A work boot for use by a user comprises a sole, heel and upper, the upper having an anatomical tongue. The tongue has a top, bottom, medial side and lateral side, the bottom having a mid-point between the two sides. When the tongue is in a vertical position, the tongue has an imaginary longitudinal line extending vertically upward from the mid-point of the bottom to the top. The tongue contains a layer of memory material, the memory material being located to cause the tongue to conform to a shape of a foot and shin of the user through the use of the tongue. The memory material causes the tongue to retain the shape for subsequent use. An area of the tongue on the lateral side of the imaginary longitudinal line is much larger than an area of the tongue on the medial side of the imaginary longitudinal line.
A work boot for use by a user comprises a sole, heel and upper, the upper having an anatomical tongue. The tongue has a top, bottom, medial side and lateral side. The bottom has a mid-point between the two sides. When the tongue is in a vertical position, the tongue has an imaginary longitudinal line extending upward from the mid-point to the top. The imaginary longitudinal line lies in a vertical plane, the vertical plane being aligned with an ankle instep molding line of the boot.
A work boot for user by a user has a sole, heel and upper. The upper has a lateral sidewall and a medial sidewall. The upper has a tongue with two sides. The two sides each have a J-bar located above the heel. Each J-bar has an apex with a substantially horizontal arm and a substantially vertical arm extending from the apex. The horizontal arm is located at a level that is just beneath an ankle bone of the user. The vertical arm is located to a rear of the ankle bone. The J-bars extend inward from the side walls of the upper and are formed from memory material.
By dotted lines, there is shown a J-bar 16 and an imaginary location of an ankle bone 18.
While it is the left work boot or left tongue that is shown in all of the drawings except for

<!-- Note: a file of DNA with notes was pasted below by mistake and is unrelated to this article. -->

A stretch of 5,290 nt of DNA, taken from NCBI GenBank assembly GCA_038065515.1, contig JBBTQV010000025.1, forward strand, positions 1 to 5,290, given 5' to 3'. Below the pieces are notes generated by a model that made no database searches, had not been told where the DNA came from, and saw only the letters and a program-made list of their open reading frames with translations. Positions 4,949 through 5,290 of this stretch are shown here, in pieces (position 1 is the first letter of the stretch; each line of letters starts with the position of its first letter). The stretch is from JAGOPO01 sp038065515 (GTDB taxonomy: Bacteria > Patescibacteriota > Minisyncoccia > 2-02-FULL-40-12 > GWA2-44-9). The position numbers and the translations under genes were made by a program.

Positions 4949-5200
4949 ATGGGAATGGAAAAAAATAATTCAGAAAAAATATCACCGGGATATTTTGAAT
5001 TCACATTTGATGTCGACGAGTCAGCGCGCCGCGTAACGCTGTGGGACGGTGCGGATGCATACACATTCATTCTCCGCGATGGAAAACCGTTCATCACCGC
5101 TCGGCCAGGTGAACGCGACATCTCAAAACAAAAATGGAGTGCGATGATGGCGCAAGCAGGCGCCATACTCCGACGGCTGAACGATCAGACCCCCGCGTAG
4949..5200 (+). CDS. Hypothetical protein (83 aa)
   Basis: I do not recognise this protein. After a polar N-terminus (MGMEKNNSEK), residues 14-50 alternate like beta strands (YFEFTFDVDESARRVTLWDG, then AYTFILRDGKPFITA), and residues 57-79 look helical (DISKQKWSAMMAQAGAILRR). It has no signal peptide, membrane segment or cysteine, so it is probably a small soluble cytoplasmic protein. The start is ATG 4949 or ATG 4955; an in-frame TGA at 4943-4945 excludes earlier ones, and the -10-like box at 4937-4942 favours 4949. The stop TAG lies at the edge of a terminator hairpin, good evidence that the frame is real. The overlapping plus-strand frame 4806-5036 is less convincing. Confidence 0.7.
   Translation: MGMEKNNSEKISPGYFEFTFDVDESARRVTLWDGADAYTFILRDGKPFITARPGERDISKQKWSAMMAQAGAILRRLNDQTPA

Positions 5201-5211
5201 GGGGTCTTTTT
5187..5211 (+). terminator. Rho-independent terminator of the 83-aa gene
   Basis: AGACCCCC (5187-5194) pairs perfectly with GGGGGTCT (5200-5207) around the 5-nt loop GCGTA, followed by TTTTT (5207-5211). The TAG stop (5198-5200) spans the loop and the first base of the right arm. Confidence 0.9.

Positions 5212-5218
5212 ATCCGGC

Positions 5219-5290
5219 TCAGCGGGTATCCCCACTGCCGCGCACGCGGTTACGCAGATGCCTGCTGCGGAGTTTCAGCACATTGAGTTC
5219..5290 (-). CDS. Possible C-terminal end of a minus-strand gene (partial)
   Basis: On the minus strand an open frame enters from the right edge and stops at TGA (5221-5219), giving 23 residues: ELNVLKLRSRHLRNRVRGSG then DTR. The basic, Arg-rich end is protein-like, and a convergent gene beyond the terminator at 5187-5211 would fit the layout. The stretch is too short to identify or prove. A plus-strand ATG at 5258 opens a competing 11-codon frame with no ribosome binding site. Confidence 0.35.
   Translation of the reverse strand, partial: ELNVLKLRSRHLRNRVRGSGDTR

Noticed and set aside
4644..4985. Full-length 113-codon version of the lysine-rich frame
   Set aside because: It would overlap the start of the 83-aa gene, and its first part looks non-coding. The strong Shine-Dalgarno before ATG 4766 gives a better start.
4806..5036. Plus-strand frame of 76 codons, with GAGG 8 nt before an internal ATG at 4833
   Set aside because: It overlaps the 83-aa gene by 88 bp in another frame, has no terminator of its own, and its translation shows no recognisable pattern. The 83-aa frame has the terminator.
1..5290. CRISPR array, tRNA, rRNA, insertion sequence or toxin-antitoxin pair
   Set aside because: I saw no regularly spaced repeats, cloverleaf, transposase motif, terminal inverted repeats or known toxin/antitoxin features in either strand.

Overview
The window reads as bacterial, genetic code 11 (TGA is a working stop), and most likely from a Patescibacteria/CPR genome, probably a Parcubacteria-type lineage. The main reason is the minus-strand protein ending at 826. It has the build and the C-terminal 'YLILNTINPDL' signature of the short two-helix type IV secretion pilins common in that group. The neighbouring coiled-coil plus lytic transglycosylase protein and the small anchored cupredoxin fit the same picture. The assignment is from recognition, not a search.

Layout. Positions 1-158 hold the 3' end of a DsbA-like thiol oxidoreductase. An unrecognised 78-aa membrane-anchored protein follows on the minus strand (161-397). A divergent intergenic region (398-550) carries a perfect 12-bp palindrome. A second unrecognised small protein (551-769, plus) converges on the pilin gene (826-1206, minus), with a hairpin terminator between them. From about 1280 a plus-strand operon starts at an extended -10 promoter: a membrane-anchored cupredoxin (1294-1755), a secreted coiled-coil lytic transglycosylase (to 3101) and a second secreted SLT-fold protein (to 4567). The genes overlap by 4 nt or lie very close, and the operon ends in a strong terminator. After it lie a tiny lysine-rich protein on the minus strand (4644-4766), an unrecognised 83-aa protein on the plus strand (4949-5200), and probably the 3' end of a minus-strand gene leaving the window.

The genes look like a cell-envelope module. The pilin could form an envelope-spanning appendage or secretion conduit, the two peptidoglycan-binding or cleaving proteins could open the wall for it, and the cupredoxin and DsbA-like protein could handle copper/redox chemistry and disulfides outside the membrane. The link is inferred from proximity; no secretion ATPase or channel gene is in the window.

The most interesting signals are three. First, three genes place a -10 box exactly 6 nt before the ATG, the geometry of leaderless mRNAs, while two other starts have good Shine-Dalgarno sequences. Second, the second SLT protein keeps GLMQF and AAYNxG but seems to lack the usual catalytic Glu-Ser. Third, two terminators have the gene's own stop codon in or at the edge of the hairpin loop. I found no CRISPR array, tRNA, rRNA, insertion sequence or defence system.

|Cited Patent||Filing date||Publication date||Applicant||Title|
|US4726126 *||Jun 10, 1986||Feb 23, 1988||Puma Ag Rudolf Dassler Sport||Shoe, particularly intended for rehabilitation purposes|
|US5050319 *||Nov 13, 1989||Sep 24, 1991||Lange International S.A.||Inner lining for ski boot|
|US5575090 *||Feb 15, 1996||Nov 19, 1996||Lange International S.A.||Inner boot tongue of a ski boot|
|US5924218 *||Nov 8, 1995||Jul 20, 1999||Salomon S. A.||Internal liner for a boot|
|US5955159 *||Oct 27, 1995||Sep 21, 1999||Acushnet Company||Conforming shoe construction using gels and method of making the same|
|US5985383 *||Mar 14, 1996||Nov 16, 1999||Acushnet Company||Conforming shoe construction and gel compositions therefor|
|US6237253 *||May 18, 1998||May 29, 2001||“Lowa” Sportschue GmbH||Shoe, optionally shoe with a high upper|
|US6442875 *||Mar 17, 2000||Sep 3, 2002||Michel Joubert||Footwear|
|US20020083622 *||Mar 17, 2000||Jul 4, 2002||Michel Joubert||Footwear|
|Citing Patent||Filing date||Publication date||Applicant||Title|
|US7827707 *||Apr 5, 2006||Nov 9, 2010||Kdd Enterprises, Inc.||Memory foam shoe insert|
|US8181362||Nov 8, 2010||May 22, 2012||Davis Kristene D||Memory foam shoe insert|
|US8856968 *||Sep 9, 2010||Oct 14, 2014||PTX Performance Products, Inc.||Foot stabilizer socks and stabilizer pads therefor|
|US8950088 *||Jan 27, 2014||Feb 10, 2015||Nike, Inc.||Article of footwear with tongue having holes|
|US20070234595 *||Apr 5, 2006||Oct 11, 2007||Kdd Enterprises, Inc.||Memory foam shoe insert|
|US20100287793 *||May 12, 2010||Nov 18, 2010||K-2 Corporation||Sports boot construction|
|US20110047824 *||Nov 8, 2010||Mar 3, 2011||Kdd Enterprises, Inc.||Memory foam shoe insert|
|US20110119808 *||Sep 9, 2010||May 26, 2011||Sherman Daryl C||Foot stabilizer socks and stabilizer pads therefor|
|US20140202043 *||Jan 27, 2014||Jul 24, 2014||Nike Inc.||Article of Footwear with Tongue Having Holes|
|US20150335099 *||May 26, 2015||Nov 26, 2015||Yakub Dyanov||Memory sneaker|
|US20170079369 *||Sep 22, 2015||Mar 23, 2017||totes lsotoner Corporation||Footwear having memory foam|
|U.S. Classification||36/54, 36/71, 36/45, 36/88|
|International Classification||A43B7/12, A43B7/14, A43B23/26, A43B7/00|
|Cooperative Classification||A43B23/26, A43B7/12|
|European Classification||A43B7/12, A43B23/26|
|May 28, 2010||FPAY||Fee payment|
Year of fee payment: 4
|May 12, 2014||FPAY||Fee payment|
Year of fee payment: 8